The June quarter results of Hindustan Unilever Ltd evidently disappointed the markets, what with the company’s shares falling by over 8% soon after the results were announced. The company’s shares had risen by over 35% since mid-May despite concerns about the monsoon, and a correction was long overdue. The results, in that sense, have come as a reality check.
Top line growth, as usual, wasn’t exciting. Domestic sales grew by 12.8%, with underlying volume growth of about 2%. In the March quarter, volumes had declined by about 4%, and so the price cuts taken by the company earlier this year have resulted in some recovery in volumes. But, as pointed out earlier, a volume growth of 2% isn’t exciting, especially for a stock that traded at 28.5 times estimated earnings for the year till March. Even after the correction on Tuesday, valuations are at 26 times 2010 earnings.
The company improved its operating margin by 200 basis points to 16.5%, after adjusting for mark to market losses on its open foreign exchange positions. Operating profit rose by 22.3% to Rs747 crore. Data from Capitaline shows that companies such as ITC Ltd, Marico Ltd, Godrej Consumer Products Ltd and Colgate-Palmolive (India) Ltd reported an operating margin increase of between 380 basis points and 680 basis points. Godrej’s operating profit jumped by as much as 86% last quarter.
The company’s shares fell by 8% after the June quarter results of Hindustan Unilever Ltd were announced. Ahmed Raza Khan / Mint
Based on the numbers reported by competitors, the markets had assumed that Unilever too would follow suit. Needless to say, this left ample room for disappointment. Having said that, the company’s savings on the raw material front look inadequate. Raw material costs fell by just 125 basis points.
According to an analyst, the April-June quarter was when home and personal care companies should have gained the most from the drop in commodity prices. Unilever somehow doesn’t seem to have capitalized on that, even though most of its competitors have.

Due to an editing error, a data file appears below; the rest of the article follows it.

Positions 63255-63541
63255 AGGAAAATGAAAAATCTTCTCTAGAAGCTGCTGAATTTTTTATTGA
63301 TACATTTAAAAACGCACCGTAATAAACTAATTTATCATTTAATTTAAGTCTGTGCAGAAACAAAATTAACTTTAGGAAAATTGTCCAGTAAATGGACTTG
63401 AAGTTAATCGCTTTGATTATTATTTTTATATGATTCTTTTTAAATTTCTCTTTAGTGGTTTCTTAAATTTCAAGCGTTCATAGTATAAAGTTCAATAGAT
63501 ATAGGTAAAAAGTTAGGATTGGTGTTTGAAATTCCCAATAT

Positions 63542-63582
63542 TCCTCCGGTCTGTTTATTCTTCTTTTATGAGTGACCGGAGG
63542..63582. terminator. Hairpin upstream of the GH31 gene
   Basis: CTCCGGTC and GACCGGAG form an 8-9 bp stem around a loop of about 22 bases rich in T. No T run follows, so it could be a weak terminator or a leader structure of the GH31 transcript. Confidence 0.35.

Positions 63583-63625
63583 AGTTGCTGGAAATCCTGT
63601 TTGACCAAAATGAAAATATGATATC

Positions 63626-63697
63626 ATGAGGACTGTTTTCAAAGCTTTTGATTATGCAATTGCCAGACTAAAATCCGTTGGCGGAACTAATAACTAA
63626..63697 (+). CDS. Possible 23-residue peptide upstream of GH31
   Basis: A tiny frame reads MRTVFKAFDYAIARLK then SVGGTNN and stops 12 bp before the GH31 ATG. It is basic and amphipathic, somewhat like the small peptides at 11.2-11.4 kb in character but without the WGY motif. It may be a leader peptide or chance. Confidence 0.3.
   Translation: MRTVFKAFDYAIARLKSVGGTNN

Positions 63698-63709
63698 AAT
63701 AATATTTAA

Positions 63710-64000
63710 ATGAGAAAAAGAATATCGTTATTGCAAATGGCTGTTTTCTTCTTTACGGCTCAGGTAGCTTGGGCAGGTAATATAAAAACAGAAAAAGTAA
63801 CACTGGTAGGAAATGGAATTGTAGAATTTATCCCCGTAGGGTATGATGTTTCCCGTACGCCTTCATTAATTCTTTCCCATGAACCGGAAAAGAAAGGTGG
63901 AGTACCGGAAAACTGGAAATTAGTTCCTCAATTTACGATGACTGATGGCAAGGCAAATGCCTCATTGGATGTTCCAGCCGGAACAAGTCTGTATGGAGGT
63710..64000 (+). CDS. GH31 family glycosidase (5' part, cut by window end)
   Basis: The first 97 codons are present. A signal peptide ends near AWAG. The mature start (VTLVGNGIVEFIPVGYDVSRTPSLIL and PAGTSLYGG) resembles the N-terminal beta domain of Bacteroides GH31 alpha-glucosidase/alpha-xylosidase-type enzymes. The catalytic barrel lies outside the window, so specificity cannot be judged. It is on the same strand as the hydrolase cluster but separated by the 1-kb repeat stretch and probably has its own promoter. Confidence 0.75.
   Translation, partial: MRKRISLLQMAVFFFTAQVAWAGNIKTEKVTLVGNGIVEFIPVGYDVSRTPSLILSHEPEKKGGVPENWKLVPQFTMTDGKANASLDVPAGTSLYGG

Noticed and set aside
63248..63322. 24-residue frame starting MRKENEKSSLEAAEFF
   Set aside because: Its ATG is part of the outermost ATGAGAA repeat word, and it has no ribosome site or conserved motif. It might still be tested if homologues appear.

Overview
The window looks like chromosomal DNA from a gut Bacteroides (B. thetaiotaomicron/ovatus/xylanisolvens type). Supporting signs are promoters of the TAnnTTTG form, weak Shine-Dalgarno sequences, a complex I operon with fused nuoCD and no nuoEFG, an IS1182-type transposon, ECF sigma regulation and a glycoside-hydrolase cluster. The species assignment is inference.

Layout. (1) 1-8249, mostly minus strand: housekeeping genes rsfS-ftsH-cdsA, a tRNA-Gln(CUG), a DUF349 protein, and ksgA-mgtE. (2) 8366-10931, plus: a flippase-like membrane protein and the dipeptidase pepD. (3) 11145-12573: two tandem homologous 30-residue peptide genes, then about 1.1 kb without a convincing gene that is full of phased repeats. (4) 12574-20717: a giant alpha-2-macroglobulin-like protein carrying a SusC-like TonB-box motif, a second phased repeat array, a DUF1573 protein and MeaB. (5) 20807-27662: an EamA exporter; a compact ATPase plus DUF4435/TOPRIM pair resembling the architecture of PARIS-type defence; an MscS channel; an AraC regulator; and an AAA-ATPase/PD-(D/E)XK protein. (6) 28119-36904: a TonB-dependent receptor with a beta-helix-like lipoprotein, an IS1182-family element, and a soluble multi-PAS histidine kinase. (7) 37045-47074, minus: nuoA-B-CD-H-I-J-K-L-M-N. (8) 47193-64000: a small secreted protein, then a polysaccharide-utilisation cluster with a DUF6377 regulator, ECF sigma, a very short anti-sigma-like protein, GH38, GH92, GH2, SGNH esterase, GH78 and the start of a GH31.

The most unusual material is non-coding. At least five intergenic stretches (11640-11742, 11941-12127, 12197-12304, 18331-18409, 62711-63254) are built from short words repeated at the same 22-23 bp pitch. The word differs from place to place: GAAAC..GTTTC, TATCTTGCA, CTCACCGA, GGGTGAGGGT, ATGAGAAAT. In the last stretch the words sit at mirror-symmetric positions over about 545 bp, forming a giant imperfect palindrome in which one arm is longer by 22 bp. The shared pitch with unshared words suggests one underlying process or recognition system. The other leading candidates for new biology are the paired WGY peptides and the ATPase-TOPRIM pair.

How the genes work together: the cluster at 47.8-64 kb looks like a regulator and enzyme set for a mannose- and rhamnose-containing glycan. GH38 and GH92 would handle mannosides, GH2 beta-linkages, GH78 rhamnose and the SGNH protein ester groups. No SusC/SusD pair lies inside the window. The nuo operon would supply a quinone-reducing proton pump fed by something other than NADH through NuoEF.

In the firm’s most profitable segment, personal products, margins fell by as much as 582 basis points. Margins declined, albeit at a lower rate, in most other segments including beverages, processed foods and beverages.
Within the domestic business, only the soaps and detergents segment witnessed a margin improvement of 254 basis points. One of the reasons for this is that the company has increased its advertising and sales promotion expenses by 180 basis points as a percentage of sales. But that alone doesn’t explain the drop in margins in most segments. The savings on raw material costs have simply been inadequate.
All told, it’s not that there’s something drastically wrong with Hindustan Unilever’s results. But since valuations were as high as 28.5 times, the operating profit growth of about 22% was just insufficient as far as the markets go. One must also note that the company’s current low tax rates aren’t sustainable since some of its units will come out of tax holidays within two years. Factoring this in, valuations are still way too high. With the concerns about inadequate rains and gradually rising commodity prices, valuations should correct further.
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